Early identification of high-risk AP with adverse outcome has been investigated by many researchers for many years. For example, Wu used classification and regression tree (CART) analysis to early predict the in-hospital morality of AP patients with 24 h post-admission [37]. Ranson et al., the first specific risk score system for acute biliary pancreatitis, contains 11 significant prognostic factors for predict severity of AP [38]. Rahul et al. used machine learning (xgboost) to early predict to identify those AP patients who would develop SAP [14], aiming to improve risk stratification of AP patients in clinical settings. Our study is different from the previous researches. We did not set one import clinic outcome as endpoint (i.e., organ failure, sepsis, morality). We distinctly and broadly set ICU admission as the main endpoint, aiming to screen the high-risk AP to the largest maximum. To this end, the APCU was constructed using the clinical, laboratory, and radiologic factors. And the AP patients could get the largest net benefit, comparatively (Fig. 5).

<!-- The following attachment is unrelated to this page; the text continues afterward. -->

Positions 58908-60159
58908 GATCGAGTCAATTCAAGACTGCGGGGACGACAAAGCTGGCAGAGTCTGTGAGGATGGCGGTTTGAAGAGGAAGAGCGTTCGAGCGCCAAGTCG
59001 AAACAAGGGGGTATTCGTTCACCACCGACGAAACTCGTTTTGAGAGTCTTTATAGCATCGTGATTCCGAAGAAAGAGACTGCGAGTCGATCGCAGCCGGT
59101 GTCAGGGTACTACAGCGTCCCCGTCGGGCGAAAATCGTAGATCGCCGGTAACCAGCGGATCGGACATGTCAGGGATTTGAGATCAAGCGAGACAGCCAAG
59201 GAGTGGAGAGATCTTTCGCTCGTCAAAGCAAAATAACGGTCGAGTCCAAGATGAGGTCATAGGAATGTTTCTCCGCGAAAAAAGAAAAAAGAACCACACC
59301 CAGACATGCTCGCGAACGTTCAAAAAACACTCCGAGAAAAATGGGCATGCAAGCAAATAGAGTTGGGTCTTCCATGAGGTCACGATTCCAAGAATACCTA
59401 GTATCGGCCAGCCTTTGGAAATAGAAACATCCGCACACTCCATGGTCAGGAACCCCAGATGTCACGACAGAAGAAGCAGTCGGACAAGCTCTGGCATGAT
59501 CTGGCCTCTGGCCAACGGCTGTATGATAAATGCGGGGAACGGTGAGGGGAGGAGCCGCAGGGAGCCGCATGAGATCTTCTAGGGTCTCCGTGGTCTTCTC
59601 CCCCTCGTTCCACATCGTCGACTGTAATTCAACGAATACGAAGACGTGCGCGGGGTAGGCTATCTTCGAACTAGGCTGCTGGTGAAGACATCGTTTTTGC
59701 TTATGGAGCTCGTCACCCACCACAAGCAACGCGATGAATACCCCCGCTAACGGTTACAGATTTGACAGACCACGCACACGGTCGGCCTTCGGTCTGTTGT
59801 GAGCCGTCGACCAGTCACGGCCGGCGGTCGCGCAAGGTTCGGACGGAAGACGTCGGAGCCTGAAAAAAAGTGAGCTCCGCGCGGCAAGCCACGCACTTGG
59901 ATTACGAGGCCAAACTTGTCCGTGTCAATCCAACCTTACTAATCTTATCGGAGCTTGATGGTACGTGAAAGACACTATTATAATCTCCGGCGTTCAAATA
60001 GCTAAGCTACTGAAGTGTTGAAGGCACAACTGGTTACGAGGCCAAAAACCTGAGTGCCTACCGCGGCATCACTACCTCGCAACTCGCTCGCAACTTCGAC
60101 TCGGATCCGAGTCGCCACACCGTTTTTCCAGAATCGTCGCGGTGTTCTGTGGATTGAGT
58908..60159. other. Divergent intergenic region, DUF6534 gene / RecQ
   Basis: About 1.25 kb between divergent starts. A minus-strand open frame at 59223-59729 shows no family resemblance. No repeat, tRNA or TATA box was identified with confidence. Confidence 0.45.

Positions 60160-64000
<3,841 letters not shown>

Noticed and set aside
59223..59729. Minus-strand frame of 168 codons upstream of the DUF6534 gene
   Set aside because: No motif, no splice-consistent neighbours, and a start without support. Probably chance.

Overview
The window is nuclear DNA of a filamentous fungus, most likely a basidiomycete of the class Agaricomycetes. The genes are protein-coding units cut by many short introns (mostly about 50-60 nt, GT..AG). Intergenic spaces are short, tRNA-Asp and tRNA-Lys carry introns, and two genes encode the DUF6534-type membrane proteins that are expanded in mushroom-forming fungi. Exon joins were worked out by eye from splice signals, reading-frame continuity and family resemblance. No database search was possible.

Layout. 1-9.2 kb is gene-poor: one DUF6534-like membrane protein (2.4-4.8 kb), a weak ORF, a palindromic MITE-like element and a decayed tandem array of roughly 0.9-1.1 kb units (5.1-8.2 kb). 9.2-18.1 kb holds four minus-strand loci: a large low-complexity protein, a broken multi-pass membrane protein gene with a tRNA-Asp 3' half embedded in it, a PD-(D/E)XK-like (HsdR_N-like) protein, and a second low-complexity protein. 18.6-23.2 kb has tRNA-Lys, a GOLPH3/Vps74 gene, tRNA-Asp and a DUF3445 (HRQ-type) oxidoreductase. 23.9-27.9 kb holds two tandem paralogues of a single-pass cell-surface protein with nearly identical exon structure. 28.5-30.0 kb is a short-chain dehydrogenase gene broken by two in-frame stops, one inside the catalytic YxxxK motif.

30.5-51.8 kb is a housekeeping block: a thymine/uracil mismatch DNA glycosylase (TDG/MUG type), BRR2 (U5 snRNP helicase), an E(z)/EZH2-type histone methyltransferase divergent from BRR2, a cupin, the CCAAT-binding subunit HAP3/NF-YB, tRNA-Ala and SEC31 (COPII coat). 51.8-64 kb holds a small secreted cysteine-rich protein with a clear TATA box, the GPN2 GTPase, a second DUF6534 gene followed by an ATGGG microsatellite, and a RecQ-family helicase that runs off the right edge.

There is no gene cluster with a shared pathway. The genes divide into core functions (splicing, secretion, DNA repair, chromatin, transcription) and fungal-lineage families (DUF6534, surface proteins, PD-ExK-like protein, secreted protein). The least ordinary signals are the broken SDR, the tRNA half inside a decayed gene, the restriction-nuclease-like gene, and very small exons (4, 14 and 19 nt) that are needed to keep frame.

Thirteen clinical factors, including age, comorbid disease, mental status, pulmonary infiltrates, PCT, Neu%, ALT/AST, A/G, CHE, Urea, Glu, AST and TC, were employed to construct the predictive model. Recent literatures have found several of these factors were linked to the development of AP. Frey et al. [39] found that older age is a predictor of a worse prognosis. Kylanpaa et al. [25] declared that procalcitonin is the most rapid general acute-phase reactant at the early stage of AP. Talamini et al. [24] suggest that a pleural effusion and/or pulmonary infiltrate may be associated with necrosis and organ failure in AP patients. Indeed, radiological findings with bilateral pulmonary infiltrates and physiological changes are the most common manifest clinically as acute lung injury (ALI) for AP. Initially, exudative phase with diffuse alveolar damage, microvascular injury, type I pneumocyte necrosis, and influx of inflammatory cells and fluid to the pulmonary interstitium has been witnessed. This make the pulmonary infiltrates as the significant biomarker for the AP, identified as aggressive patients. Our study thereby further complemented these recent findings.